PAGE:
Microsoft's "Mojave Experiment" (visit the Web site) is a controversial and effective ad campaign aimed at getting individuals to form their own opinions about Windows Vista. This effort cuts to the heart of a matter with which I've been heavily involved over the past year and a half: An astonishing number of people are aware of the conventional wisdom about Windows Vista--that it's too slow, too unremarkable, too incompatible, or just plain lousy--despite the fact that very few of these curiously opinionated people have ever actually used the thing.
If you're a regular reader of this site, or of my blog, or a listener of my podcast, you're familiar with the refrain: Windows Vista is not the piece of junk that so many people think it is. And yet everyone's heard that it's horrible. I blame a number of factors for this disconnect between the reality I see every day with Windows Vista on a wide range of machines and the fantasy world in which Windows Vista is a poor product doing poorly in the marketplace.
Apple's "I'm a Mac, I'm a PC" ads. Despite a slew of problems in many of its own products over the past year, Apple's "I'm a Mac, I'm a PC" advertisements are effective because they play off of the common (if misguided) consensus that Windows Vista is somehow broken. By focusing solely on the problems (real or imagined) with Windows Vista, Apple has kept Microsoft on the defensive and directed attention away from its own products' issues.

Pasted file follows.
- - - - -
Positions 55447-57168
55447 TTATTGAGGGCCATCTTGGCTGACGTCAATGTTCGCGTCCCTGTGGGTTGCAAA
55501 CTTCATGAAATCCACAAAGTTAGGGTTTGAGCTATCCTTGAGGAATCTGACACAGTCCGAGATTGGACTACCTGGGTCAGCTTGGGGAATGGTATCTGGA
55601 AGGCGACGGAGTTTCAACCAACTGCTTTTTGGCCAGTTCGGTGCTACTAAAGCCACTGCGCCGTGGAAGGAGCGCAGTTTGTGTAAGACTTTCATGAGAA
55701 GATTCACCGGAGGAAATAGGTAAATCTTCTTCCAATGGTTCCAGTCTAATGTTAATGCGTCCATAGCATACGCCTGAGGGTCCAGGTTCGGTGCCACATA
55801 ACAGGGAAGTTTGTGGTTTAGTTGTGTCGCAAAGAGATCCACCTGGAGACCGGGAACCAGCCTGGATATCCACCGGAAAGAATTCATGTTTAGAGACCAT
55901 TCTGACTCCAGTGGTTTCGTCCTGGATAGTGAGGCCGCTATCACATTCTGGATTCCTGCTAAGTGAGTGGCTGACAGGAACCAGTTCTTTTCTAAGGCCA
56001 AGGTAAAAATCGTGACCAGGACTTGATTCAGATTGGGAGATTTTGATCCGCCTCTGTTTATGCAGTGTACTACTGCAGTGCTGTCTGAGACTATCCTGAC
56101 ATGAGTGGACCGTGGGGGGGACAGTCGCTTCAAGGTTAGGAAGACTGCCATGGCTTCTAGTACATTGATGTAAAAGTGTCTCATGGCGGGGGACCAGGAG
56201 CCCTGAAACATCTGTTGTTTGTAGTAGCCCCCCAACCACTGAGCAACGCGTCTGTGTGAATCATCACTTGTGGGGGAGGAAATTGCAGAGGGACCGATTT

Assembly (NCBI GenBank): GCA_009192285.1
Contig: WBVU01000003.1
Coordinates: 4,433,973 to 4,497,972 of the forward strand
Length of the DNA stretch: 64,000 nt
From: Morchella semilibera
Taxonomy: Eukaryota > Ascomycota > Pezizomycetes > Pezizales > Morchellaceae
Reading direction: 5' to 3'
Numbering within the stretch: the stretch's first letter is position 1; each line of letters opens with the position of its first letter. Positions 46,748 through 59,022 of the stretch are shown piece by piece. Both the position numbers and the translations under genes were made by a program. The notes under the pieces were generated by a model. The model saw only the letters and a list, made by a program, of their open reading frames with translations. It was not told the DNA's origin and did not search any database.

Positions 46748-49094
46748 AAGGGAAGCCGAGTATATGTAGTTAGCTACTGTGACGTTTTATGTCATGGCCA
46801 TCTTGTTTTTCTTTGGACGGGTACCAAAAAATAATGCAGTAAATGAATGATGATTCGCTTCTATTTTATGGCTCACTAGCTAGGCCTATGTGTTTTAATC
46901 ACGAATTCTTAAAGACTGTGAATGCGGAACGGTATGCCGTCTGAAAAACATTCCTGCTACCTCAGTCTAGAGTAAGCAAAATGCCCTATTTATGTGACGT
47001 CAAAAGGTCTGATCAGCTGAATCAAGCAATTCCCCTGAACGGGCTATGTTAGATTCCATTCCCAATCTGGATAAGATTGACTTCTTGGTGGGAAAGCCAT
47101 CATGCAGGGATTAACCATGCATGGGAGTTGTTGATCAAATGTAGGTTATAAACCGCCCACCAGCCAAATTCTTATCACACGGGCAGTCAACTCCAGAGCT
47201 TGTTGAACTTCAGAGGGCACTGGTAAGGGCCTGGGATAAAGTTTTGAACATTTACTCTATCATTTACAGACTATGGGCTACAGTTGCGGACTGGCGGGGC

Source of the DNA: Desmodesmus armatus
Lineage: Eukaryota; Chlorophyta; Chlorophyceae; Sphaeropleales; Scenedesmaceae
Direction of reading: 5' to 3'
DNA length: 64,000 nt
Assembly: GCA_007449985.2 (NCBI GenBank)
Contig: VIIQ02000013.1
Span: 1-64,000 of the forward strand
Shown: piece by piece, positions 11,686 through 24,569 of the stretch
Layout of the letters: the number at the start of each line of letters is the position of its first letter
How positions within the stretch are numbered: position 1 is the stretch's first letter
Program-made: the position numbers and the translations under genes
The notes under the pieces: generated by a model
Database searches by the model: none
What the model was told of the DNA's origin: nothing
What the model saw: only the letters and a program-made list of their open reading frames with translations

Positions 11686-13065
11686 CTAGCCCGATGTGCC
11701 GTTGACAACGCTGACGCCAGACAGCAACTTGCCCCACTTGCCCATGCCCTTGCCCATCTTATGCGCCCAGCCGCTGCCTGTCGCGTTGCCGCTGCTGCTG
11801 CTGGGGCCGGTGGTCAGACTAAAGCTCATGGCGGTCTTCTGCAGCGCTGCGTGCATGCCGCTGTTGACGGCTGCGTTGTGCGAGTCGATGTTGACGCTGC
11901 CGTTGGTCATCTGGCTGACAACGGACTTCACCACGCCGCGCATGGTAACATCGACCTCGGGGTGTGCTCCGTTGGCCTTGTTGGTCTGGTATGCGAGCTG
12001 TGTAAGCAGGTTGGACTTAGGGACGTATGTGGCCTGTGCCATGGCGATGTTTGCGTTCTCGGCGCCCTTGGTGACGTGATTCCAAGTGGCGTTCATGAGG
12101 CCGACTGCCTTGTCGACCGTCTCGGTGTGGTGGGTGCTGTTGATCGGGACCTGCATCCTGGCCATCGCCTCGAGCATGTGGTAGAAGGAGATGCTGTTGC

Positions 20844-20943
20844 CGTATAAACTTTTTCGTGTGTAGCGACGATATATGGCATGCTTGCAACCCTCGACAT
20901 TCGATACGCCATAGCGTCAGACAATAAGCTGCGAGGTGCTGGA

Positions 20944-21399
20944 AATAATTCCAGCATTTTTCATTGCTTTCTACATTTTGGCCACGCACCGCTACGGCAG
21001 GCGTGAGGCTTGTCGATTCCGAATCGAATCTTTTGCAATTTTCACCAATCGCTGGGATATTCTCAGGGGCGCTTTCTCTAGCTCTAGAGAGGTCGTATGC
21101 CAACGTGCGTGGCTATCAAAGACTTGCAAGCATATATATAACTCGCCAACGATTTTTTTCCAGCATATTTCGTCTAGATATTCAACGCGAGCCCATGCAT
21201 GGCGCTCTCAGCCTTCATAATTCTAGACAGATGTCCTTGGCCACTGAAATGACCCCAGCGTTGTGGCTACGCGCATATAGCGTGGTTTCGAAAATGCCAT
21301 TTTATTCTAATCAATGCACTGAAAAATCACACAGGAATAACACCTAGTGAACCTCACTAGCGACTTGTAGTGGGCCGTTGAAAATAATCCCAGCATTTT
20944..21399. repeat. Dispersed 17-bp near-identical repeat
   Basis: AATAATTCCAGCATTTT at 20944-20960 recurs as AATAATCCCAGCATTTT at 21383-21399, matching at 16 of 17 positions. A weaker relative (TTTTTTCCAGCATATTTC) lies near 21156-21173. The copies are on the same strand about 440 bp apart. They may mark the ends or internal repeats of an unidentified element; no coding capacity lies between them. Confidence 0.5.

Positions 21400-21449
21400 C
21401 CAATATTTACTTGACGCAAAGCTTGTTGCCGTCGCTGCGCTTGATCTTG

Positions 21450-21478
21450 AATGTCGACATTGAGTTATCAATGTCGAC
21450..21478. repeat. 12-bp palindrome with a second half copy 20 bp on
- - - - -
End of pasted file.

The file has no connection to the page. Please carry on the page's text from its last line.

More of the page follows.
Clueless tech pundits and bloggers. High profile tech pundits and bloggers were quick to point out issues with Vista early in its life cycle, and in many cases before the product was made broadly available to consumers. As various software and hardware incompatibilities were fixed over the ensuing months, none of them thought to reassess Vista, so their early off-the-cuff remarks remain, unchallenged, on the Web.
Mainstream media. Lacking the technical acumen required to fairly review a product like Windows Vista, the mainstream media turned to the tech pundits and bloggers who were lambasting Vista for their expert opinions. Let's just say that the early reports on Vista were mixed. And they were certainly never revisited.
iCabal. There is a small but vocal group of people dedicated to criticizing and belittling everything that Microsoft does. Most of these people are Apple fanboys, but there are contingents of the iCabal in the Linux and open source camps and elsewhere. Suffice to say that Vista's high profile problems have been a target-rich environment for these guys.
Microsoft. Sadly, Microsoft has contributed to today's state of affairs in two ways. First, they were ineffective in getting Windows Vista to market, dramatically delaying the time between the first public exposure of the product, in October 2003, and its general release, in early 2007. This silence allowed Windows XP to remain on the market an artificially long time, turning what had been a fairly unexceptional product into something that hundreds of millions of people grew quite comfortable with. Second, as Apple, the tech pundits, the mainstream media, and the iCabal all piled abuse after abuse on Vista during its first year and a half on the market, Microsoft did little directly. (It did work on co-marketing efforts with PC makers.) This allowed the company's enemies, with their own partisan agendas, to direct the conversation about Windows. And it lasted for far too long.
Turning it around